20 “We know he is our son,” the parents answered, “and we know he was born blind. 21 But how he can see now, or who opened his eyes, we don’t know. Ask him. He is of age; he will speak for himself.” 22 His parents said this because they were afraid of the Jewish leaders, who already had decided that anyone who acknowledged that Jesus was the Messiah would be put out of the synagogue. 23 That was why his parents said, “He is of age; ask him.”
The parents are probably scared to pieces. John notes that they are in fear of their questioners. This really points out the growing courage of their son; he is becoming more fearless in his answers!
The fourth conversation is between the Pharisees and the beggar (again). We're going to be amazed at the courage of a mere beggar, standing up to the most educated, the most religious, the most powerful Jewish people of the land . . .
24 A second time they summoned the man who had been blind. “Give glory to God by telling the truth,” they said. “We know this man is a sinner.”
25 He replied, “Whether he is a sinner or not, I don’t know. One thing I do know. I was blind but now I see!”
26 Then they asked him, “What did he do to you? How did he open your eyes?”
27 He answered, “I have told you already and you did not listen. Why do you want to hear it again? Do you want to become his disciples too?”
28 Then they hurled insults at him and said, “You are this fellow’s disciple! We are disciples of Moses! 29 We know that God spoke to Moses, but as for this fellow, we don’t even know where he comes from.”
30 The man answered, “Now that is remarkable! You don’t know where he comes from, yet he opened my eyes. 31 We know that God does not listen to sinners. He listens to the godly person who does his will. 32 Nobody has ever heard of opening the eyes of a man born blind. 33 If this man were not from God, he could do nothing.”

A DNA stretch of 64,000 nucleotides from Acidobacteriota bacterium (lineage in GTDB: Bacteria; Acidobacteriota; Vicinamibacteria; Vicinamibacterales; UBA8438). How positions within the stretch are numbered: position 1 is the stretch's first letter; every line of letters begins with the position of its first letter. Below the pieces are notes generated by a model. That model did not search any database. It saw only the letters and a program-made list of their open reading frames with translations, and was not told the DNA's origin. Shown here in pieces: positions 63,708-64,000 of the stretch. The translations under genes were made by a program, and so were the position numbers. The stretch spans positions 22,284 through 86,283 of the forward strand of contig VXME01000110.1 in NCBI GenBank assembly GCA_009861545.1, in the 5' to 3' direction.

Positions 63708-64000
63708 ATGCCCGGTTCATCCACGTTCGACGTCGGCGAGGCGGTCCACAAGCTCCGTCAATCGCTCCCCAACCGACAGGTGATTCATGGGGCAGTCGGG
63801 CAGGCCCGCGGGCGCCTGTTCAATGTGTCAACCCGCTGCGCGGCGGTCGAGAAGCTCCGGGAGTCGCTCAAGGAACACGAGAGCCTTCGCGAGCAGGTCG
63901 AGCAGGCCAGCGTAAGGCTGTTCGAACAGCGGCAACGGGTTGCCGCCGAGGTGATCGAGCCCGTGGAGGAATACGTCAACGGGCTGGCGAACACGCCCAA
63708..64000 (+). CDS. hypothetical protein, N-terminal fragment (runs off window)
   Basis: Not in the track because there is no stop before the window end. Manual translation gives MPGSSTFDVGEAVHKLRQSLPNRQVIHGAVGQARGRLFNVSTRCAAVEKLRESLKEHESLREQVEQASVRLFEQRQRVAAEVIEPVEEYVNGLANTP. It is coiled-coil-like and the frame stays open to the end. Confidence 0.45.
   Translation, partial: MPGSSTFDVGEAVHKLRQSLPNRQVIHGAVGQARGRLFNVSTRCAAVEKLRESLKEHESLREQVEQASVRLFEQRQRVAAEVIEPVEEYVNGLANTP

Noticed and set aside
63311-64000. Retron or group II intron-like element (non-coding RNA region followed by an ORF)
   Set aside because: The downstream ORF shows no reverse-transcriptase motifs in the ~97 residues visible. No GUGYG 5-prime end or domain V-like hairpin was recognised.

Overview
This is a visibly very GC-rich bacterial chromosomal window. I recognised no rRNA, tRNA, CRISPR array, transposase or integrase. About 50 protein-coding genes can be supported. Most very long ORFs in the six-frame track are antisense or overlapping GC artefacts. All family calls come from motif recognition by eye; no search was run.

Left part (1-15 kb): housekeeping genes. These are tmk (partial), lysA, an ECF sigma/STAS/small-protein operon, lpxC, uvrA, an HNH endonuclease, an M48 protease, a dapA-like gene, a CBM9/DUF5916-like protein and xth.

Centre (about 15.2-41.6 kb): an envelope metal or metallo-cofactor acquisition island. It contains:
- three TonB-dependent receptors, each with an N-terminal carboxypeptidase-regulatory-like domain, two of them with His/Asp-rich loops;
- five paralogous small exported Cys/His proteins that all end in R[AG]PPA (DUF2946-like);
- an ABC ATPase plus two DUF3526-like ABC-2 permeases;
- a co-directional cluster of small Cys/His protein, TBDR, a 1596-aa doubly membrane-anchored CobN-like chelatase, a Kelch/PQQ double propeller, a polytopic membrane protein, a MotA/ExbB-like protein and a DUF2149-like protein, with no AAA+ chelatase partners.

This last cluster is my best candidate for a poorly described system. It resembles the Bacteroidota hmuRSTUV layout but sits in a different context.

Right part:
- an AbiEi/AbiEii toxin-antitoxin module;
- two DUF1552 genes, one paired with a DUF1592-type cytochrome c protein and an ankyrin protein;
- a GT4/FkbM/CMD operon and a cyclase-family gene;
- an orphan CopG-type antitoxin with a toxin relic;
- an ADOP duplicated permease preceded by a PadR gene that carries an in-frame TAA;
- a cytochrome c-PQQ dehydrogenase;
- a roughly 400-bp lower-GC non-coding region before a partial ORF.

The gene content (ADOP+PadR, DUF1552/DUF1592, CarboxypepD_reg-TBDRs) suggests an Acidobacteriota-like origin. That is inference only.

34 To this they replied, “You were steeped in sin at birth; how dare you lecture us!” And they threw him out.
I don't know about you, but when I finish reading this, I'm practically on my feet cheering for this guy!
He has undergone an amazing transformation, right before our eyes! And we are also given a front row seat to see the blasphemy of the Pharisees.
They tell him to join in their blasphemy; to say that Jesus is a sinner. "Who's going to make me?" was probably the beggar's response, because they tell him that if he doesn't agree with them, they will excommunicate him from the synagogue. Amazingly, he responds to their threat with his most famous statement. "One thing I do know, that though I was blind, now I see." This is a ringing, triumphant personal testimony, and it's powerful in its rebuttal of a very bad argument.
The truth of Jesus is going deeper into this man's heart. His courage becomes scorn -- "You wanna hear my story again? You going to become His disciples?"
No wonder they become hostile.
The truth hurts, as they say.
Because as Jesus said in John 5:46, "If you believed in Moses you would believe me, for he wrote of me." We are really seeing that they are not only blind, but that they are not even disciples of Moses!
They can't handle what has happened to this man; they can't handle what he is telling them. They cast him out; they want nothing further to do with him. His courage is causing him to assume the role of teacher, and their blindness (and the stiffening of their necks!) is becoming more and more hardened.
We'll see next time the final conversation in this chapter.